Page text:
Day Traders Diary
Wall Street had a mixed outing on Friday, with the underperformance of financial and technology shares balancing gains most elsewhere. The Dow Jones Industrial Average climbed 0.3%, closing at a new all-time high for the second day in a row. The S&P 500 finished slightly below its flat line, and the tech-heavy Nasdaq lost 0.5%.
For the week, the S&P 500 and the Dow added 0.9% and 2.3%, respectively, while the Nasdaq lost 0.3%.
The top-weighted information technology sector lost 0.3% on Friday, capping an unimpressive week overall. Within the group, Micron (MU 44.74, -1.32) was among the worst performers, falling 2.9% after its above-consensus earnings report was overshadowed by disappointing guidance for the current quarter -- due in part to tariffs.
Meanwhile, the influential financial sector ended a positive week on a disappointing note. The group lost 0.4% on Friday, trimming its weekly gain to 2.3%, as Treasuries ticked higher, pushing yields slightly lower. The benchmark 10-yr yield, for instance, slipped one basis point to 3.07%, but remained near a four-month high.
On a positive note, the lightly-weighted telecom services group finished atop the sector standings with a gain of 1.0%. Within the group, AT&T (T 33.78, +0.34) advanced 1.0% after being upgraded to 'Buy' from 'Neutral' at UBS. However, shares gave back some gains in the late afternoon following reports that President Trump is pressing the Department of Justice to breakup the wireless giant.
There was some volatility during the final stretch of Friday's session due to a major sector rebalancing, which will result in a new 'Communication Services' sector.
Several widely-held technology, telecom, and media stocks will be reclassified into this group, including Facebook (FB 162.93, -3.09, -1.9%), Alphabet (GOOG 1166.09, -20.78, -1.8%), Verizon (VZ 54.42, +0.47, +0.9%), Netflix (NFLX 361.19, -4.17, -1.1%), and Walt Disney (DIS 110.40, -1.22, -1.1%).
Also adding to the volatility, Friday was a quadruple witching day -- when futures and options on both indices and individual stocks expire.
In the crude oil market, WTI crude futures finished up 0.8% at $70.77/bbl, but were volatile after Reuters reported that OPEC and non-OPEC producers are discussing the possibility of raising output by 500,000 barrels a day to counter falling supply from Iran due to U.S. sanctions. OPEC and non-OPEC nations are scheduled to meet in Algeria on Sunday.
Investors did not receive any notable economic data on Friday, and Monday's economic calendar is also blank.
Week In Review: Dow Shrugs Off Tariffs, Returns to Record Territory
Wall Street rallied this week with investors shrugging off another tranche of U.S. tariffs on Chinese goods. The S&P 500 and the Dow touched new records -- the first time that's happened for the Dow since January 26 -- and finished the week with respective gains of 0.9% and 2.3%. The Nasdaq lagged though, slipping 0.3%.
President Trump announced on Monday evening that the U.S. will be slapping tariffs on $200 billion worth of Chinese goods starting on September 24. The tariff rate will start at 10%, but will increase to 25% on January 1. The president also said he will impose additional tariffs on $267 billion worth of Chinese goods if Beijing retaliates -- which it vowed to do with 5-10% tariffs on $60 billion worth of U.S. goods.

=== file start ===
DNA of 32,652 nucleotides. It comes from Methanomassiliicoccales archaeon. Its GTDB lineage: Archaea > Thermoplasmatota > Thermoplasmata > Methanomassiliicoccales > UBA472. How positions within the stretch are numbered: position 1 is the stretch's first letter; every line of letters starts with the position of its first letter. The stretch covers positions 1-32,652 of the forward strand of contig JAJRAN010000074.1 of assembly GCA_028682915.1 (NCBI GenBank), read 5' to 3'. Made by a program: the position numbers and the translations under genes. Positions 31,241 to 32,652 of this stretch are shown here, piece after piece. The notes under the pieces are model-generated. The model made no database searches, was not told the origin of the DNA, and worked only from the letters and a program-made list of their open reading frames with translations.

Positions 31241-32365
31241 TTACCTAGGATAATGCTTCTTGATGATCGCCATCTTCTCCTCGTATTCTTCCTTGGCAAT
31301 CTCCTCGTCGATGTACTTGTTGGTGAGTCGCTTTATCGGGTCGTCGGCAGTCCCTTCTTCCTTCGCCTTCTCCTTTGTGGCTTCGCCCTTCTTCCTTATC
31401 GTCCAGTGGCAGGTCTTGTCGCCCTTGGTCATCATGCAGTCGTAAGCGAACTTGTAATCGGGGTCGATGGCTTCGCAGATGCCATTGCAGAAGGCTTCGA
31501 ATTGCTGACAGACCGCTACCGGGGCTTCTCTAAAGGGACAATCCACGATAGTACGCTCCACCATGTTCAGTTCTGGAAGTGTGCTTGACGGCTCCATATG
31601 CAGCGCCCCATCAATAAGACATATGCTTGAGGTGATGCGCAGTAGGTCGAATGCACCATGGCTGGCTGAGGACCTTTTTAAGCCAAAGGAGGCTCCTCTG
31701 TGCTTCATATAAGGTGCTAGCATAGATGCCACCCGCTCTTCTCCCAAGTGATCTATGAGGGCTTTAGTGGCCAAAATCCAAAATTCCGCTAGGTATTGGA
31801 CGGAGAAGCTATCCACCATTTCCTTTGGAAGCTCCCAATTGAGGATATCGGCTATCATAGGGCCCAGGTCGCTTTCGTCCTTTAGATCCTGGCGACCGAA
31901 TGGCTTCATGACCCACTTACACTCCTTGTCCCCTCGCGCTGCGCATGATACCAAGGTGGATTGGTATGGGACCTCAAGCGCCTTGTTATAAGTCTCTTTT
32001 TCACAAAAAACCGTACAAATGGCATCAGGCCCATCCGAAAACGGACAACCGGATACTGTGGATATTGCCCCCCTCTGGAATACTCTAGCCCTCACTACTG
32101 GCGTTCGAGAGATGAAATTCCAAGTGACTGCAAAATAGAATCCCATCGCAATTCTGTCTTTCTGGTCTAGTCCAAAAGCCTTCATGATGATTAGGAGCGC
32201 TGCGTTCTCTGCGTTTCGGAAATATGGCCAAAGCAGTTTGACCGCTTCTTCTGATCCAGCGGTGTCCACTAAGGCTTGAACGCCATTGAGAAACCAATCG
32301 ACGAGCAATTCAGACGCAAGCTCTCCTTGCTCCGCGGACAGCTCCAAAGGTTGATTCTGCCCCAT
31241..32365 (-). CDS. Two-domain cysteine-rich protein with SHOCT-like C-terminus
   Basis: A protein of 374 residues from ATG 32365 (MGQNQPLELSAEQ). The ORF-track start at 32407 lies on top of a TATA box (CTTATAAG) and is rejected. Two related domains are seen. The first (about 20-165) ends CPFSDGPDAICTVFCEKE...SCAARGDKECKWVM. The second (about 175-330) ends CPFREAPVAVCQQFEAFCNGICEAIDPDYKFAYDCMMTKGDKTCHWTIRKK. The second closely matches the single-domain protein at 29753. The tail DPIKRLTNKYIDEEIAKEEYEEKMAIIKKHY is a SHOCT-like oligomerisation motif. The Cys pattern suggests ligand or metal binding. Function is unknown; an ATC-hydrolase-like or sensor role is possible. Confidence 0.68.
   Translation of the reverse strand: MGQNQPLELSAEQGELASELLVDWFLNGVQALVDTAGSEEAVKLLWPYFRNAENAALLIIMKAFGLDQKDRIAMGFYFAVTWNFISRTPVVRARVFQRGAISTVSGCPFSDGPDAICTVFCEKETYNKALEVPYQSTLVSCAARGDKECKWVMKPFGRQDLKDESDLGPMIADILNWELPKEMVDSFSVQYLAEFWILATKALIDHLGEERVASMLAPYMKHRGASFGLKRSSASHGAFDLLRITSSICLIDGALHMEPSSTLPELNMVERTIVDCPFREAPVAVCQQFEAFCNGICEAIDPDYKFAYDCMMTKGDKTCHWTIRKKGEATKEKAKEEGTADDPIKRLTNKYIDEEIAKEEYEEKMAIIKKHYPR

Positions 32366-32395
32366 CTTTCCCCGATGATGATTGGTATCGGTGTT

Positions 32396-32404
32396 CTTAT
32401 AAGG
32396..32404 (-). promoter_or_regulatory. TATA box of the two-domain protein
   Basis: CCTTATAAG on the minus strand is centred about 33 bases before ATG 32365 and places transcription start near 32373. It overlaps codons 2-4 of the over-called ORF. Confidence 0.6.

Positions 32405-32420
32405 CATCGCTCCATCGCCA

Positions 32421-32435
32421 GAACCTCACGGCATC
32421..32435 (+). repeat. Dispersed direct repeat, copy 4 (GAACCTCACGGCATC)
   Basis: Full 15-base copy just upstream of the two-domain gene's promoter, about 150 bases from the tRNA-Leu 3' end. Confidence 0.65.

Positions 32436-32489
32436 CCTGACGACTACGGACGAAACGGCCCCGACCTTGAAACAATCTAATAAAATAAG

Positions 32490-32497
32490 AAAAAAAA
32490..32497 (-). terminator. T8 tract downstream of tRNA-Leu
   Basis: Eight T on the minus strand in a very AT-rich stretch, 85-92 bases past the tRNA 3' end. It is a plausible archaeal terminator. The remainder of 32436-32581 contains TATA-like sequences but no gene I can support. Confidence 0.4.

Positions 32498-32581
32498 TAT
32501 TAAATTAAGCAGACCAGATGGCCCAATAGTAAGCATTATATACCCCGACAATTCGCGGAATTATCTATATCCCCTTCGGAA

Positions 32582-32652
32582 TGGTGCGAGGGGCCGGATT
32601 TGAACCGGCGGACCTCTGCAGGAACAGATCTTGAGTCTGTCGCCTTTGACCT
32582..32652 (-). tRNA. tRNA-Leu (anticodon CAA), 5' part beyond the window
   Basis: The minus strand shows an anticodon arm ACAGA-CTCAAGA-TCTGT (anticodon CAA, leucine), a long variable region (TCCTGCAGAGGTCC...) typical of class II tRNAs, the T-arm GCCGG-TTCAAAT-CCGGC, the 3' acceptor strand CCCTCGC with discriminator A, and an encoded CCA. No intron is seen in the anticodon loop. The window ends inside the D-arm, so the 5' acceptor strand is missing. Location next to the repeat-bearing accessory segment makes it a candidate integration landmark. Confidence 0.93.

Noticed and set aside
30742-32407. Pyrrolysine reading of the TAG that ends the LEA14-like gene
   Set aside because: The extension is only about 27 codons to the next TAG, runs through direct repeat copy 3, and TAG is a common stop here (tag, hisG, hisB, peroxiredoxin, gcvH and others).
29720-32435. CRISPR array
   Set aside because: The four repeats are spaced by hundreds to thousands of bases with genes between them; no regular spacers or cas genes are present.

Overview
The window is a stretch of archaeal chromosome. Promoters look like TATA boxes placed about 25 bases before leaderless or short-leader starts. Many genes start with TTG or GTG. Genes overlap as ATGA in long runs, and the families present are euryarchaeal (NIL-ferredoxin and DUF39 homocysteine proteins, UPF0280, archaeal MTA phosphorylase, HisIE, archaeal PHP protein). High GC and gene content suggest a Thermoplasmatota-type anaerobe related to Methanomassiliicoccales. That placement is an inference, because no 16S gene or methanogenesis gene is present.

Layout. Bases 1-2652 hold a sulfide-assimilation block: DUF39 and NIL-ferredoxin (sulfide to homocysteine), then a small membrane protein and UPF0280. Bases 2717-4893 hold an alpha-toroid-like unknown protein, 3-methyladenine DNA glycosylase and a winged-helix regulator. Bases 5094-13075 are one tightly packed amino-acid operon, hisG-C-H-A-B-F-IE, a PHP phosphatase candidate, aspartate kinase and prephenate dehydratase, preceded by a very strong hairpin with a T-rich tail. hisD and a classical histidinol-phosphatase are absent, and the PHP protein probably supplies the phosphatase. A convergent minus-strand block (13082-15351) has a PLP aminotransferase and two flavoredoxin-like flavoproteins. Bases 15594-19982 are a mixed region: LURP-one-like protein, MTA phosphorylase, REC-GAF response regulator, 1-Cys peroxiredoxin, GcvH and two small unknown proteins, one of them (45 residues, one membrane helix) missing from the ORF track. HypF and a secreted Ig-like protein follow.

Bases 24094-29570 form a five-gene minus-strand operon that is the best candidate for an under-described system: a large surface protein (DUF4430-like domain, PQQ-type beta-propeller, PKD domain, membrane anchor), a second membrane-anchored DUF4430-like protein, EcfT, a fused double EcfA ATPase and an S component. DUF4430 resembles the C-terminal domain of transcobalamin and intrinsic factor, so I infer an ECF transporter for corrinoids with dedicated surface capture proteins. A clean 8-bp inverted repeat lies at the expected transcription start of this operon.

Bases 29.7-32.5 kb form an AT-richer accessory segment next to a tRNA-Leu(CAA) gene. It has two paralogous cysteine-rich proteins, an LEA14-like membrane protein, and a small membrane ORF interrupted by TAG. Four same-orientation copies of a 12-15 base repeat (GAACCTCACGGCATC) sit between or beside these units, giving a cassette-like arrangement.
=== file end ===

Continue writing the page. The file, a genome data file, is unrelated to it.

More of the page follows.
Stocks unexpectedly took off on Tuesday following the tariff announcement, with some analysts pointing to the fact that the initial 10% tariff rate by the U.S. was not as harsh as expected -- thereby reflecting a willingness to negotiate. Others said the rally reflected the market's belief that the U.S.-China trade dispute will eventually die down. Short-covering activity likely helped as well.
The heavily-weighted financial sector was among the top-performing groups this week with a gain of 2.3%, benefiting from a steepening of the yield curve. The yield on the benchmark 10-yr Treasury note climbed seven basis points to end Friday at 3.07%, while the Fed-sensitive 2-yr yield jumped two basis points to 2.81%.
Conversely, the top-weighted information technology sector (-0.1%) underperformed this week, getting surpassed by consumer discretionary (+0.4%) for the top spot in the 2018 sector standings. The two groups hold year-to-date gains of 18.5% and 18.7%, respectively. For comparison, the S&P 500 is up 9.6%.
In total, eight of the eleven S&P sectors finished in the green, with cyclical sectors showing relative strength. A new sector, communication services, will be born after Friday's close, and it will involve reclassifying several widely-held technology, telecom, and media stocks into the new sector -- including Facebook (FB), Alphabet (GOOG), Verizon (VZ), Netflix (NFLX), and Walt Disney (DIS).
In individual stocks, cannabis names were in focus this week, with Tilray (TLRY) going on a wild ride after its CEO suggested that his business would be a "smart hedge" for major pharmaceutical companies. TLRY shares traded as high as $299.46/share -- 175% above last Friday's close -- before ending the week at $123.00/share (+13%).
On the oil front, WTI crude climbed 2.6% this week to $70.77/bbl even though President Trump criticized OPEC on Thursday morning, saying the "OPEC monopoly must get [oil] prices down now!" Reuters then reported on Friday that OPEC and non-OPEC countries are discussing the possibility of raising output by 500,000 barrels a day to counter falling supply from Iran due to U.S. sanctions.
Looking ahead, the Federal Reserve will release its latest policy directive on Wednesday. The market is all but certain that the central bank will hike rates -- with the CME FedWatch Tool placing the chances at 100% -- so investors will be more focused on the Fed's rate forecast, especially for 2019.
- Headlines provided by Briefing.com
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